The subscriptions business model has never been so popular as it is now and doesn’t show any signs of slowing down.
It seems that every sector is jumping on the membership bandwagon – including beauty, pet supplies, clothing, software, wine, shoes, coffee and the list goes on.
A session from Linn Academy recently dove into the idea of the subscription business model with three area experts – Jay Myers, Co-founder and VP of Growth at Bold Commerce, Tad Frost, COO of golf apparel subscription business Short Par 4, and Scott Hoiland, Co-founder at KetoKrate.
They weigh in on the popularity of subscription business models, marketing tactics, the difference between members and subscribers, and the pros and cons of implementing subscription models.
A subscription business model provides customers the ability to sign up for a recurring purchase, often monthly. This often consists of a set monthly price then customers receive a variety of curated products.
Our recent panelists all agree that in addition to the convenience factor, the subscription business model is all about giving customers an exceptional experience. With monthly subscriptions, it’s less about the actual product and the ease of acquiring it, and more about the experience – discovering something new and being a part of a community.
Years ago, it was just a handful of items a consumer would have a subscription to: a newspaper, a few magazines, and cable TV, but that has now changed drastically.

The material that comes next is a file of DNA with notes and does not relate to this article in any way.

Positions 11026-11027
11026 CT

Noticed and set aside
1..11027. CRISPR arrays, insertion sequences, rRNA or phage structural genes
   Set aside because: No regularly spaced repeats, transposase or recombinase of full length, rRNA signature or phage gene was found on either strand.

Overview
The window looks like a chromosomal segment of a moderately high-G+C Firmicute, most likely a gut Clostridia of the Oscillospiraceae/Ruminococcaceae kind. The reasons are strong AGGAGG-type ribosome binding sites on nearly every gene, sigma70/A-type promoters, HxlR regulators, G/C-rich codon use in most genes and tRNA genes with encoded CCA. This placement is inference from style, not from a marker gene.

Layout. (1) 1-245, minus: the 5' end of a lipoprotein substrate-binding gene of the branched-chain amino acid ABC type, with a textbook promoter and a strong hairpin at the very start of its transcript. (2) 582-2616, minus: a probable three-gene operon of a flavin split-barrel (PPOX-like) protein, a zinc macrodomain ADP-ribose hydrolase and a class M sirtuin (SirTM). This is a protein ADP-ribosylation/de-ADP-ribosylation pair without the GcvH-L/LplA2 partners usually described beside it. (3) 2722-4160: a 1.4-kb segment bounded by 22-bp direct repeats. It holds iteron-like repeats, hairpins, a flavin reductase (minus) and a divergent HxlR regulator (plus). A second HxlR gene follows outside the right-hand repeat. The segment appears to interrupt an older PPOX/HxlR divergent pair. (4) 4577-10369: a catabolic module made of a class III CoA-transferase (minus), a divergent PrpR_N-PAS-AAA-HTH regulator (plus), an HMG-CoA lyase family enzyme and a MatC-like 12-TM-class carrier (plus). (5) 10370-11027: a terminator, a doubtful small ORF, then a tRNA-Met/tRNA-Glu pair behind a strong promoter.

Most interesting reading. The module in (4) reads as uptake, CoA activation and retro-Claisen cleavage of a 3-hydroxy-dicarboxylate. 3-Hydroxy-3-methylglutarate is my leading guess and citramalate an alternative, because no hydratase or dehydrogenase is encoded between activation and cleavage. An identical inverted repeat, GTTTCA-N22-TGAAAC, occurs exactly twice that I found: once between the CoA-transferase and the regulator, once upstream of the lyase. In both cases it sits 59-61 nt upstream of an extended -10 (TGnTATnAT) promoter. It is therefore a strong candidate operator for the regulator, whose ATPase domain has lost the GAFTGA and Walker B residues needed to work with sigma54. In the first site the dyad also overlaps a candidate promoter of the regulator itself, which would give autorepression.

Jay Myers, session moderator, suggests subscription models are continuing to grow. He points out that Gartner research shows by 2023, 75% of direct-to-consumer companies will offer a subscription or membership offer.
Myers says that he’s seeing brands in every vertical trying to implement subscription services. Some examples of popular subscription services include Barkbox, Birchbox, Blue Apron, Dollar Shave Club, Hello Fresh, and Winc. Besides products, there are also subscription services for computer software, education platforms, and of course, streaming services, such as Disney+ and Netflix.
According to an article on CB Insights, from January 2012 through June 2019, subscription businesses revenue increased about 5 times faster than both the retail sector and the S&P 500, according to data from Zuora.
Research from McKinsey & Company suggested that 15 percent of online shoppers have signed up for at least one subscription service, frequently through monthly boxes. The same survey showed that 46 percent of consumers have subscribed to an online streaming service, such as Netflix. Nearly 35 percent of consumers surveyed with active subscriptions have three or more, with the median number of active subscriptions being two.
The panelists agree that using a subscription model could offer various benefits, including building a community, strengthening brand loyalty, understanding customers better, and predicting revenue more accurately.
Myers points out that with using a subscription versus traditional retail, brands tend to have better information about their customer. He also adds you can spend more money to acquire subscription customers since the value is often greater.
Hoiland points out it’s easier to predict revenue with this model.
Both Frost and Hoiland say this model allows for customers to discover new brands and try a product that may not have otherwise been tried. Depending on the product, there could possibly be an option to trial things and return unwanted items.
One of the biggest pros of having a subscription model discussed at the session was the fact that this creates a community. The panelists point out there is a definite distinction between the subscriber experience and the member experience. A subscriber may be just looking for convenience, say someone who gets recurring orders on toilet paper and paper towels to simply refill a need. There isn’t as much focus on a connection with the brand. However, for that membership experience, it’s more about experience and there’s more value than just the product.